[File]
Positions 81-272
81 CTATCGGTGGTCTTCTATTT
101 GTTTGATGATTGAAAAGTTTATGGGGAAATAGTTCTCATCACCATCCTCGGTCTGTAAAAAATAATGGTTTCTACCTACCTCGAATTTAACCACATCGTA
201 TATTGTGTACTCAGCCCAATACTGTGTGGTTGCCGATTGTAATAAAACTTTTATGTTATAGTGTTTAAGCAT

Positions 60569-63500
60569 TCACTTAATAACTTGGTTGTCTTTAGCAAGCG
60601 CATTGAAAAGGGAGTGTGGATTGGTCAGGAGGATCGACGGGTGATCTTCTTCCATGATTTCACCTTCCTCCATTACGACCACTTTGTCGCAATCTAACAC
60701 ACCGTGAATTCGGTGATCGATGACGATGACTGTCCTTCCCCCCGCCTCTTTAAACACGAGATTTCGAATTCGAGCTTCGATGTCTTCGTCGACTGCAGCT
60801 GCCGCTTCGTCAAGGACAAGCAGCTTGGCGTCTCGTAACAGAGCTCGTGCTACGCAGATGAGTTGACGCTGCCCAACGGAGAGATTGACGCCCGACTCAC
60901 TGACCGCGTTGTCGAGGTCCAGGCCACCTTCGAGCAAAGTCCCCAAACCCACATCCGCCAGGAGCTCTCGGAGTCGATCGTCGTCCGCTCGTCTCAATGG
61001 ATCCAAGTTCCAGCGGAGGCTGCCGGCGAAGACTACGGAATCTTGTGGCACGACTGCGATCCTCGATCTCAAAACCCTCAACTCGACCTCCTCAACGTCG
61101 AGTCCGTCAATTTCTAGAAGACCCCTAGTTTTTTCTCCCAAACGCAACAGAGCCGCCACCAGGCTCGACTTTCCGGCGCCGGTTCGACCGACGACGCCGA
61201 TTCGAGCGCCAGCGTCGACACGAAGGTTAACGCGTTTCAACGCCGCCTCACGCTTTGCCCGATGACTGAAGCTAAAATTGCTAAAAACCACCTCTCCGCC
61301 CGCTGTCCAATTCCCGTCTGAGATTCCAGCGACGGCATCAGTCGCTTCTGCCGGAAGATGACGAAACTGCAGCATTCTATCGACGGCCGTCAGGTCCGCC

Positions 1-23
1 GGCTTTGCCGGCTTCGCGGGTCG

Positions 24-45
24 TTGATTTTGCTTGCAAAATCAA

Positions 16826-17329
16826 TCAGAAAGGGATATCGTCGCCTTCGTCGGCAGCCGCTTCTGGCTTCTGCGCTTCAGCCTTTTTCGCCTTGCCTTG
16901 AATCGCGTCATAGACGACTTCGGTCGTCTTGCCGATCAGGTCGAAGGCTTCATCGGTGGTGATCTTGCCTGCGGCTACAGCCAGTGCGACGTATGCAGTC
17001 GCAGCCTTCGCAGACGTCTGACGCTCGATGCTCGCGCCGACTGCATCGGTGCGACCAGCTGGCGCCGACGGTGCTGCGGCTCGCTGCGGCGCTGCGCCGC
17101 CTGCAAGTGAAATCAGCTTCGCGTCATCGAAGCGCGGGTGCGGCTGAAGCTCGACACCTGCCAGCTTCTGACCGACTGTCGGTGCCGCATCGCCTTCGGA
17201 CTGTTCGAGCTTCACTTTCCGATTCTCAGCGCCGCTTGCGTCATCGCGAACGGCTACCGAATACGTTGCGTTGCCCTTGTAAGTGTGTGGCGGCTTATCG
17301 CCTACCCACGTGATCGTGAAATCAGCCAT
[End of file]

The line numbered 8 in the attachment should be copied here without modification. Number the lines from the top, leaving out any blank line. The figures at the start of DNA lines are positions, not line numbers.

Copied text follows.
60701 ACCGTGAATTCGGTGATCGATGACGATGACTGTCCTTCCCCCCGCCTCTTTAAACACGAGATTTCGAATTCGAGCTTCGATGTCTTCGTCGACTGCAGCT